25 called the Mujahedin in normal phrases.
1 Q. Thank you. After days of negotiations, there finally came a
2 time when the actual handing over took place, or the actual exchange took
3 place. Could you tell us what transpired in this said day. And I
4 believe it would have been the 17th of May, 1993.
5 A. Well, I think I have to start with the 14th, when actually the
6 request was made that HVO should set a date for the exchange. And the
7 HVO on my -- after my transmittal of the request proposed the 17th at
8 12.00 as the date for the exchange to be. This date was accepted by the
9 Arabian Group and they additionally requested that the exchange should
10 take place on three locations -- at three locations at the same time.
11 The three locations they gave was, number one, in Travnik in front of the
12 PTT building. The PTT building at that time was the place where a joint
13 headquarters between HVO and the Armija BiH had been set up. One could
14 look at this joint headquarters as a follow-up of the Busovaca Joint
15 Commission, except that ECMM was not represented in this body, but we
16 used it as a platform for negotiations and mediation.
17 The second place was the Mediapan factory, a wood factory close
18 to the Kaonik prison. And the third place was in front of the Hotel
19 Internacional in Zenica, the headquarters of the ECMM, of course. It was
20 requested that at all three locations representatives from all four sides
21 which were involved - the four -- I'm now talking about four sides being
22 ECMM as a mediator, the Arab Group as the requestor, I would like to say;
23 the HVO as holding one part of the hostages; and the Armija BiH as
24 holding the other part of the hostages. And it was also requested that
25 three means of communications, independently, had to be set up between
1 the three locations, so we used the normal PTT telephone line as one
2 means, and two other means were provided by the British Battalion based
3 in Vitez. One was a radio link and one of a satellite telephone link.
4 Q. Would you say, then, the exchange went through smoothly?
5 A. Sorry, I cannot say this, because we encountered a number of
6 problems during the preparation -- during the actual exchange. As I
7 said, the exchange was planned for 12.00. Everything was prepared to
8 that, and then we had problems in communication, language-wise, because
9 one of the representatives of the Arab Group - and this was the one that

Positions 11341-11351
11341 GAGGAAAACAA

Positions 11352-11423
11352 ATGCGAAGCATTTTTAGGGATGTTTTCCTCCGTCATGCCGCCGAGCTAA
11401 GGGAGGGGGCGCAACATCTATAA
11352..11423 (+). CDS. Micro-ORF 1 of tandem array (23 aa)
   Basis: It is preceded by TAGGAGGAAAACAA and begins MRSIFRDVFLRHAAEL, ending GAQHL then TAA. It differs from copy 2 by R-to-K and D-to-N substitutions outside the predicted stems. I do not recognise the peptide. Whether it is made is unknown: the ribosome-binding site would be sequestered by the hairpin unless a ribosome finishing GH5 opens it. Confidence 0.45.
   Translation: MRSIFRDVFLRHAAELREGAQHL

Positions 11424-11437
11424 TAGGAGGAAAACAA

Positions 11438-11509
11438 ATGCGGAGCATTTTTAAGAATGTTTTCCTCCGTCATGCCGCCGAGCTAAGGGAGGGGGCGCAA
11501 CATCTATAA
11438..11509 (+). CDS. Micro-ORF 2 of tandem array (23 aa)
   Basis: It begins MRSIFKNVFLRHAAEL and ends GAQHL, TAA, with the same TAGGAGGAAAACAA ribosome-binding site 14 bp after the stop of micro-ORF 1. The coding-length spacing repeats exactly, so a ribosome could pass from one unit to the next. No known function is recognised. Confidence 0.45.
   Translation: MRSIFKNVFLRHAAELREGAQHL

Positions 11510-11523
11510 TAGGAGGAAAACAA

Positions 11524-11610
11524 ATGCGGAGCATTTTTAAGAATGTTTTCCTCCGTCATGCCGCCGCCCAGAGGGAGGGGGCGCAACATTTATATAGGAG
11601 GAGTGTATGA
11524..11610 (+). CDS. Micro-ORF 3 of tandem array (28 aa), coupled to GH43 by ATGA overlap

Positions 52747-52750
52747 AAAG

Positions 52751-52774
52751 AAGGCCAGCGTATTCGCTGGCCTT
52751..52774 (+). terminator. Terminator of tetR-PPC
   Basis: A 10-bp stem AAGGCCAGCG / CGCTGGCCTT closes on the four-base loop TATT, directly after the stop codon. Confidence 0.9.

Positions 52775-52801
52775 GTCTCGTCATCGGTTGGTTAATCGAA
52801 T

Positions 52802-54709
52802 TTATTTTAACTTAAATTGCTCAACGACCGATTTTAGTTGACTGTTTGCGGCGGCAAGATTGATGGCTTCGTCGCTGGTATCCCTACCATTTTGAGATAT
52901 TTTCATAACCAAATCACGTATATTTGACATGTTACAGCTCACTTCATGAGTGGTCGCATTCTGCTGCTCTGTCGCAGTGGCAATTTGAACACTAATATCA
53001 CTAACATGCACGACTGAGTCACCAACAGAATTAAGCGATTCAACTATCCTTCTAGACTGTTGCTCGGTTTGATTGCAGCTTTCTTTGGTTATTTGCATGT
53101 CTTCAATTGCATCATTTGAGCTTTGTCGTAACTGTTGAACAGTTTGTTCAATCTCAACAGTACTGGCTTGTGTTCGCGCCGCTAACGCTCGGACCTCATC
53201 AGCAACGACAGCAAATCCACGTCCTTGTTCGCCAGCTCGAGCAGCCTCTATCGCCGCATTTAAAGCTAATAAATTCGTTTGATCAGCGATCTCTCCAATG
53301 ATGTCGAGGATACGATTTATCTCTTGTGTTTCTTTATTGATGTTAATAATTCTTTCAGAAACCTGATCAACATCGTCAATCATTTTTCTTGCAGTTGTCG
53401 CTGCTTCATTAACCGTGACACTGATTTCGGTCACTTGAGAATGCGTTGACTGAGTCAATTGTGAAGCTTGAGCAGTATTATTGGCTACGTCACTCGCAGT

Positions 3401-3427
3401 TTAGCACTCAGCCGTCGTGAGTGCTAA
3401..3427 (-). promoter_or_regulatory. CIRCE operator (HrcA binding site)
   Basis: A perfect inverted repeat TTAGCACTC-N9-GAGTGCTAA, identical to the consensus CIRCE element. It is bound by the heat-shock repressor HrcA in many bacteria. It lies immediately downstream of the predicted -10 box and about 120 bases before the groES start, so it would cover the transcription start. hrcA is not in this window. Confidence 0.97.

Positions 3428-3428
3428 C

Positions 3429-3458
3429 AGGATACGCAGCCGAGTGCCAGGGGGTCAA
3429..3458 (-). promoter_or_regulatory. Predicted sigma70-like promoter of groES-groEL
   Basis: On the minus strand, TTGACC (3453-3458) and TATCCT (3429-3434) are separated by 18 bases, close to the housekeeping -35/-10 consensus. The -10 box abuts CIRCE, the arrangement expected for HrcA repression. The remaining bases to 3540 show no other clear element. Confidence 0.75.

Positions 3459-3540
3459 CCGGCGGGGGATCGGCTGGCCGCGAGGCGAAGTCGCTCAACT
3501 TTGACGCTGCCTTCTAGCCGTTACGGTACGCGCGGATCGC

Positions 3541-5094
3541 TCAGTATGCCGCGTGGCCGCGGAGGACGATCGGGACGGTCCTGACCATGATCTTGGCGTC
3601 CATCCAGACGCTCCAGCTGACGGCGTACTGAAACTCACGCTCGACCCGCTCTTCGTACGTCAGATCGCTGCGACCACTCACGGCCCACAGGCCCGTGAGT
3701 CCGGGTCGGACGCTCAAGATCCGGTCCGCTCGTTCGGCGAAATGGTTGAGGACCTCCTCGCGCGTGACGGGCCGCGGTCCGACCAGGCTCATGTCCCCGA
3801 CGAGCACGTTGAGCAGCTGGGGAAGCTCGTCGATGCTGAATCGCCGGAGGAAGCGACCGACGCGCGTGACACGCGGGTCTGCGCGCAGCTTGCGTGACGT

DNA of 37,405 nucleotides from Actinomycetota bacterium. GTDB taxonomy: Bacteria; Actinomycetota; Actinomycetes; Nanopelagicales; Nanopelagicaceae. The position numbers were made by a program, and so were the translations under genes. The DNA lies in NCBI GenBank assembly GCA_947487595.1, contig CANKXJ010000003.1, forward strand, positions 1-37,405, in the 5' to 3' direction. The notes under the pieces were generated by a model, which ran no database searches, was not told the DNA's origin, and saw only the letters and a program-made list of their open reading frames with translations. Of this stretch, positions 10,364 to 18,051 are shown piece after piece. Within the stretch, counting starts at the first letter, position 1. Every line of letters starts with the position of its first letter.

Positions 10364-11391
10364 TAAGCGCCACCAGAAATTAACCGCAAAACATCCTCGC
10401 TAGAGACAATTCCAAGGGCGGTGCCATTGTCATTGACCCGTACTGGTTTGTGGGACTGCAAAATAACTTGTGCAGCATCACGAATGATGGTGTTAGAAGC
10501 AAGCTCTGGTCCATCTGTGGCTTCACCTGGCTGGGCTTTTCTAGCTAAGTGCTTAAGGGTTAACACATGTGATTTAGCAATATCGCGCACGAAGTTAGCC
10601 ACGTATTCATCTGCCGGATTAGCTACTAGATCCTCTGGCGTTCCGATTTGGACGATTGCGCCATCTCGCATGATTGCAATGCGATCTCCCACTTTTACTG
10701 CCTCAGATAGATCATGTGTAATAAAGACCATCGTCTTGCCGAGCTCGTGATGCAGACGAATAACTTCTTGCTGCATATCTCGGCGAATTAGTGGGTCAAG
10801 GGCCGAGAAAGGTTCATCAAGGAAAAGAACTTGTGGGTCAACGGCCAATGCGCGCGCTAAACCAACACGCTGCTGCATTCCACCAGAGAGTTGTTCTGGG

10 was with me in the Mediapan factory - didn't speak any English and didn't
11 speak any Serbo-Croat or whatever, so it was very difficult to make him
12 understand at what stage the preparations had reached and what he could
13 communicate to his counterparts on the other side. This resulted in a
14 delay of more than four and a half hours, so actually we could start with
15 the exchange of the hostages by about 4.30 and we were through about --
16 after 5.00.
17 Q. Did you have to take your convoy to any particular place to be
19 A. Yes. The arrangement was like this: That in the factory -- the
20 wood factory close to Kaonik the, I think, 12 Muslim hostages should be
21 taken by myself and then transported to Zenica in front of the Hotel
22 Internacional, where they should be exchanged against the Colonel Totic
23 and two other Croat people that had been kidnapped in the meantime from a
24 radio station in Zenica. One was I think a journalist and the other one
25 was a radio operator.
1 Q. Anything unusual at the Hotel Internacional in Zenica when you
2 went to complete the exchange?
3 A. Yes. The unusual thing was that the police officers, which were
4 normally based in front of the hotel for our protection, were not on the
5 spot and no local police or other military personnel could be seen. But
6 a big number of soldiers, most of them wearing masks but none of them
7 wearing any military insignia, were around the place, in front of the
8 hotel, on the roof of the football stadium, which is quite -- just
9 opposite the hotel, and in the vicinity. They were heavily armed not
10 only with their normal small arms but also with RPGs, which means
11 anti-tank rocket missile, and also four battle I think 20-millimetre gun
12 mounted on a 5-tonne truck. And this gun had been seen before by us and
13 was a part of the equipment of the 7th Muslim Brigade.
14 Q. In your opinion, then, which unit would you say that all these
15 soldiers came from?
16 A. I assumed that all of them were members of the 7th Muslim Brigade
17 who were tasked to assure the exchange on the spot.
18 Q. And finally, was the exchange completed?
19 A. The exchange was completed. The Muslim hostages were released
20 from the British armoured personnel carriers and taken over by the Muslim
21 side or Arab side, I would say, and put into, I think, two trucks and
22 transported away, and at the same time Colonel Totic was released from a
23 small vehicle and handed over to us.
24 Q. Did you eventually have what one would say a final meeting with
25 respect to this exchange, and with whom did you have it?
1 A. I had a visit the next day, the following day, by our -- by my
2 negotiating partner from the Arab side, who thanked me for the successful
4 Q. Thank you, Colonel. Colonel, during your tenure in Bosnia from
5 April until July 1993, did you have cause to meet with Mr. Enver
7 A. Yes, I had. Although the -- normally the contacts with
8 General Hadzihasanovic were done by Mr. Thebault, our head of the
9 regional office himself, on three or four occasions, he asked me to
10 accompany him on these occasions, more or less to be a witness for the
12 Q. For the benefit of the Trial Chamber, could you tell us or give
13 us your opinions with respect to this gentleman, Mr. Hadzihasanovic.
14 A. General Hadzihasanovic, to me, occurred as a real military